Sorry you fell off. That horse was no where near ready to jump. Totally not paying attention and definitely looked very fresh to me.

You crawled up his neck about 3 strides before the jump and he just didn't know what to do. The spin was kind of "naughty" to me...

My friends call me a broken record...no jumping until your horse is broke, broke, broke. Lucky you, you have dressage background! Make sure the horse follows directions no matter what on the flat, before you jump anything.

Take your time, get balanced and confident, then have fun.

cute_lil_fancy_pants_pony
Jul. 5, 2009, 03:43 PM
Is this horse a saddlebred? He looks sore on the left hock to me in the little amount of tape but a horse that can stop dead in his tracks and pulls those antics is probably sound. Frankly he looks lit and not at all broke enough to be jumping. His head is stuck in the air and you are far to loose to ride that horse over jumps.

Definitely get a trainer to put the jump on that horse so you dont get hurt....ps, that horse was very good at what he did which makes me think he has a history of this crap

My horse was VERY lame and would do all sorts of amazing gymnastics and airs above the ground cause he was on stall rest for months!

Candle
Jul. 5, 2009, 03:52 PM
You can analyze it all you want personally, but I feel like the bottom line is that he wasn't listening to you at ALL coming into the fence. If you're going to do any jumping on your own, incorporate ground poles into your dressage/flatwork but with a horse looking to do something dumb like that, I wouldn't jump without a trainer on the ground so you don't lose your confidence and get lost in a downward spiral of fear/misbehavior. It's pretty easy to start second-guessing your every move over the jump, when what you really need is solid flatwork, an obedient horse, and a smack on the ass for him when he spins around like that. It's a teeny jump. You should be able to have a small seizure over a jump like that and he STILL shouldn't go off like he did. JMHO, take it or leave it.

kookicat
Jul. 5, 2009, 04:00 PM
He looks off to me too.

He was very sticky going into that fence. You should've circled him and got him going forward a lot more.

Hope you're not too sore! :)

cute_lil_fancy_pants_pony
Jul. 5, 2009, 04:11 PM
You can analyze it all you want personally, but I feel like the bottom line is that he wasn't listening to you at ALL coming into the fence.

I instead of "he wasn't listening to you at ALL" I would say that the rider did not effectively prepare the horse and communicate to the horse coming into the fence, and there lacks some basic training.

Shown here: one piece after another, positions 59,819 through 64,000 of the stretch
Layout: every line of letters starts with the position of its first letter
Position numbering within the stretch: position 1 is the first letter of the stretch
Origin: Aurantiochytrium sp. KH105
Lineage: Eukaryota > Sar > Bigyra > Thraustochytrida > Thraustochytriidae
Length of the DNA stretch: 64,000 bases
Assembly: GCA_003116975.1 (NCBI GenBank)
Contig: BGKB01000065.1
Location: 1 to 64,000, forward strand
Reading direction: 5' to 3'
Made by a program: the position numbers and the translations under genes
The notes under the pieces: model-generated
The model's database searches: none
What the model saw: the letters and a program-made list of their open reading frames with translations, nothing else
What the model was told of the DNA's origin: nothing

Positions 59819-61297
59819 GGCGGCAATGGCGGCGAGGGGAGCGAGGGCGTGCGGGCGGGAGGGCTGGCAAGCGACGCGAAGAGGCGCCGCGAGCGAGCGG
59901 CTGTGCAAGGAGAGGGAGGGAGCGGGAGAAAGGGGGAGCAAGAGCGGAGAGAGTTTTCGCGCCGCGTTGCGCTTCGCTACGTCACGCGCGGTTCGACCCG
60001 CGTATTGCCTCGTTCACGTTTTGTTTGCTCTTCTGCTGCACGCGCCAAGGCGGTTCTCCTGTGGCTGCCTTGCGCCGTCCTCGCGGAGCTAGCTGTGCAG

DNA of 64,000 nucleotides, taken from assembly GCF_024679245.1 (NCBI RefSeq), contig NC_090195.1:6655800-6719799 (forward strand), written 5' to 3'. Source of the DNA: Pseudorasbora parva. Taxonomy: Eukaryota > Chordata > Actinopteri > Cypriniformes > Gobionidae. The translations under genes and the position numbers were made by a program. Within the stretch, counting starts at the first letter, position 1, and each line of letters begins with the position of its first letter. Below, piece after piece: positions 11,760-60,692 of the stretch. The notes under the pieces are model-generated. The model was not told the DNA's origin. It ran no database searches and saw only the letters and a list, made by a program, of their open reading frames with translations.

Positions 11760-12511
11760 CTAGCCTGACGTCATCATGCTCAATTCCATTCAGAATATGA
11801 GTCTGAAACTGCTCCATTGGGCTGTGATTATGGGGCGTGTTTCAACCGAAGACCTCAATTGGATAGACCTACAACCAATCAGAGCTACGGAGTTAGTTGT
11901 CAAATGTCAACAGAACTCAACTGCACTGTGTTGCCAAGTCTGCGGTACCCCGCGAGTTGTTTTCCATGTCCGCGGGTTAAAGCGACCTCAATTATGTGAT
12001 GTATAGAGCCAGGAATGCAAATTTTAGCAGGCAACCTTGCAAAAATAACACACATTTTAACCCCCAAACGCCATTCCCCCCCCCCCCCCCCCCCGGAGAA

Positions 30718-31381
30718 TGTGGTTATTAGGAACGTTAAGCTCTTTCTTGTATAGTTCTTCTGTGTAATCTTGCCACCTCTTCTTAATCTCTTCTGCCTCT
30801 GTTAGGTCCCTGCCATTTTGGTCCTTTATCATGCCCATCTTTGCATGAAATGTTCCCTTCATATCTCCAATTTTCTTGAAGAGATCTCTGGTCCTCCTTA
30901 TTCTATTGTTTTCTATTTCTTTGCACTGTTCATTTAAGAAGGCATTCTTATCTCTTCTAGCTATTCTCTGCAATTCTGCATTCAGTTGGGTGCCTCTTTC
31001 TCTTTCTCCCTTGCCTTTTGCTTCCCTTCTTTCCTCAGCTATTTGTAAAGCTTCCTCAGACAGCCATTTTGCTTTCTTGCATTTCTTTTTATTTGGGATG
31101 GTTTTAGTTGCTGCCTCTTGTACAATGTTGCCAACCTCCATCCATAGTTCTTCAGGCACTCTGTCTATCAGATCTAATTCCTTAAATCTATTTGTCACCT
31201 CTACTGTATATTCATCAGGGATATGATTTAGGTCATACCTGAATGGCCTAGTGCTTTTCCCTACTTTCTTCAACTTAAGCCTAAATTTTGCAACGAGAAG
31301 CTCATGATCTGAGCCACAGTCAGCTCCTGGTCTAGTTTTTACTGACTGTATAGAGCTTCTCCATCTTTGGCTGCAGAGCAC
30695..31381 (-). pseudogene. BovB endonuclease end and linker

" If you're going to do any jumping on your own, incorporate ground poles into your dressage/flatwork but with a horse looking to do something dumb like that, I wouldn't jump without a trainer on the ground so you don't lose your confidence and get lost in a downward spiral of fear/misbehavior. It's pretty easy to start second-guessing your every move over the jump, when what you really need is solid flatwork, an obedient horse, and a smack on the ass for him when he spins around like that."

Why smack a horse on the ass AFTER it does a normal horse behavior? How about reward and encourage good behavior, and don't put you or your horse in a situation where bad behavior is going to happen. And ignore bad behavior when you accidently put the horse in a situation where he reacts in a way you don't want. The horse knows how to be a horse after all, its the rider that needs to learn how to be a rider.

" It's a teeny jump. You should be able to have a small seizure over a jump like that and he STILL shouldn't go off like he did. JMHO, take it or leave it."

andylover
Jul. 5, 2009, 04:15 PM
just a quick glance and i saw you leaning prior to the fence and also after the fence. may have been the cause. just my humble guess..

beenanddone
Jul. 5, 2009, 04:16 PM
Looks to me that you are correct that he did rush the fence. However, it looks like you got nervous and went into 2-point three strides out which would have been fine considering your greenness over fences, but when you got to the jump you pushed yourself way ahead. Common mistake for someone learning to jump. After the jump it looks like he landed short after feeling you ahead and stung his feet....and was pissed! haha...Good Luck learning and with a new horse! It only takes a couple of those for you not to do the same thing again :)

JustJump
Jul. 5, 2009, 04:16 PM
What stands out to me is that he took complete advantage of your lack of control after the fence, and seemed to know just how to do it. I'm with donkeyman, thinking that he might not be as sore as some think, being able to pull a move like that.

If you don't already know how to jump, a horse that will do that sort of thing is NOT the one you want to be learning on. If you did something to cause it, he's just too sensitive--you don't want a reactive horse for a novice in order to avoid the consequence you experienced.

Work with a pro if possible to iron out his behavior and allow you to learn without fear that making a small mistake will land you in the hospital.

Coppers mom
Jul. 5, 2009, 04:57 PM
What stands out to me is that he took complete advantage of your lack of control after the fence, and seemed to know just how to do it. I'm with donkeyman, thinking that he might not be as sore as some think, being able to pull a move like that.